Late Term and Child Loss

15 weeks and no heartbeat. Need some questions answered.

So after an ER visit yesterday and an OB visit today it was confirmed that the baby did not have a heartbeat. Apparently, I was measuring at 15 weeks and the baby was exactly 15 weeks into development, and the OB said it was just some sort of "freak accident" and "very rare" and "likely a chromosome problem".

 Because I'm 15 weeks I have to go in and deliver the baby instead of the other procedure (since the other would have higher risks for me). I know it'll be hard and I've made peace with that part, but I'm wondering what were some of the options those of you who've been through it had for the baby?

I just want to know what happens to the baby after, and if its possible for me to donate the baby to science or something -- because honestly, that's what we did with my brother and that's what I plan to do for myself, but I also want to know of any other options out there too.

Also, how long after the procedure will I be down and out? Will I have to take it easy for a few days, weeks, etc. or will I be okay to basically go back to being full-time mom and not worry about stressing my body out? 
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Re: 15 weeks and no heartbeat. Need some questions answered.

  • Honestly, I thought I was posting in the right place for this. I'll definitely post it there, too.
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  • I was almost 24 weeks and had a D&E. If you really do not want to deliver, you could push for that. The problem is that a lot of hospitals do not perform the procedure and you do not want to have to go to a clinic. I wish you peace during this difficult time.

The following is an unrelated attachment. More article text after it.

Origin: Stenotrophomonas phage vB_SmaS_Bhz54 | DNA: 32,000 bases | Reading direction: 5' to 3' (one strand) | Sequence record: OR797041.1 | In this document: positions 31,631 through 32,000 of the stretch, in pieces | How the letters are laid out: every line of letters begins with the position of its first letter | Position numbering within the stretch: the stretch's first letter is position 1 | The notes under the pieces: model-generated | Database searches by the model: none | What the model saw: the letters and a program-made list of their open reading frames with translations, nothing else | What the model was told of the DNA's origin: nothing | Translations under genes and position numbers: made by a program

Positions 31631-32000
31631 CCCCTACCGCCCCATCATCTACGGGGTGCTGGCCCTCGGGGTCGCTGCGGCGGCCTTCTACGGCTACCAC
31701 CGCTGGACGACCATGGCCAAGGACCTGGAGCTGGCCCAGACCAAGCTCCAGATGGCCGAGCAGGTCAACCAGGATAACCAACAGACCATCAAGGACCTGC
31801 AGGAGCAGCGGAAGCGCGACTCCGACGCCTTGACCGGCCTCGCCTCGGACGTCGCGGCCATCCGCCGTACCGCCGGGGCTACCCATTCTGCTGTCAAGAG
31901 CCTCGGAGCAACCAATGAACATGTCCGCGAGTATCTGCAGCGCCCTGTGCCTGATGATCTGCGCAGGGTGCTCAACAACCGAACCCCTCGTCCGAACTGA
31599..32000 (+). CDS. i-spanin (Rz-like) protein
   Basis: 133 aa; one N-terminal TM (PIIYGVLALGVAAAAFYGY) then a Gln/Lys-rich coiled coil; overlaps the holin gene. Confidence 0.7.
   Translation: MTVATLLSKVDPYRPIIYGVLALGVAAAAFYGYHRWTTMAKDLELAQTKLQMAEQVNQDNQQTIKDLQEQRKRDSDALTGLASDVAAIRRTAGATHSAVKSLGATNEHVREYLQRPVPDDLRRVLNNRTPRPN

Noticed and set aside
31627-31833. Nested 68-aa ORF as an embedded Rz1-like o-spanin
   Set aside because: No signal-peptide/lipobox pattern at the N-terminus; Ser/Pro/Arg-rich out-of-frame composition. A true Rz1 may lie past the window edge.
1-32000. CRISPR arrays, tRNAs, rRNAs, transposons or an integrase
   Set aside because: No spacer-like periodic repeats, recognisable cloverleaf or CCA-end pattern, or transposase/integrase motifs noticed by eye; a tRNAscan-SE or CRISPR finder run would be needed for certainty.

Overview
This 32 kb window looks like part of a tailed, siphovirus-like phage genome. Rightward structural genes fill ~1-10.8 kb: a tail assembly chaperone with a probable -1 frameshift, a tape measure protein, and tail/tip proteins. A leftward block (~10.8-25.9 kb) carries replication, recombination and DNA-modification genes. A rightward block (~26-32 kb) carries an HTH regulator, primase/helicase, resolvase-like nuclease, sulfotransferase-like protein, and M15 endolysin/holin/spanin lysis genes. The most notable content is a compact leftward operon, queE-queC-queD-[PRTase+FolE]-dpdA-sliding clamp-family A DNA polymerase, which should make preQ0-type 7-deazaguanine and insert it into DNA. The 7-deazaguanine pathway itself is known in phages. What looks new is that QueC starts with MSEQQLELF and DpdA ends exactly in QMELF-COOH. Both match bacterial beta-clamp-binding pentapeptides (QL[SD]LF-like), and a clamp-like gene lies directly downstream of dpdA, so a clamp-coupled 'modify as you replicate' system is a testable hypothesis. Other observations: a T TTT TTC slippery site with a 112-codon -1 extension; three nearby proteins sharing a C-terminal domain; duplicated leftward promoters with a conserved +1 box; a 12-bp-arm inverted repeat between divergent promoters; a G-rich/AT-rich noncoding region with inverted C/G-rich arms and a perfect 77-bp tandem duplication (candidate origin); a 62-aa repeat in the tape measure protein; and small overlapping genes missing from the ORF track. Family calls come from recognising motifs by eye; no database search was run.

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  • So sorry to hear about the loss of your little one.  We lost our son at 31 weeks, so the experience was quite different due to his growth, etc.  For me it was like a normal delivery.  They induced me with a pill that was inserted vaginally.  Once I started active labor I was given petocin to speed up the process.  I was in labor for 12 hours and did have an epi.  When I delivered him, the doctor had to cut and stitch, which increased the healing time some, but I wouldn't expect that for you since the baby will be smaller.  We held our son for almost two hours after he was born and had him baptized.  The hospital took a few pictures for us and put together a memory box for us.  After he was born we didn't really have many options.  Our hospital did not offer any type of burial or cremation and we were told that we were responsible for him.  We planned a small funeral for him and chose a nice burial plot.  It was the hardest thing I've ever had to do, but I had to do it for my child.  We asked if we could donate his cord blood or anything, but they told us that he had been gone for too long for it to be of any use.  After the delivery it took me about 2 weeks to stop bleeding, about 4 weeks to get my first period, but a lot longer to heal emotionally (still working on that part).  I hope that things go as smoothly as possible for you and that you're on the mend soon!  Best wishes.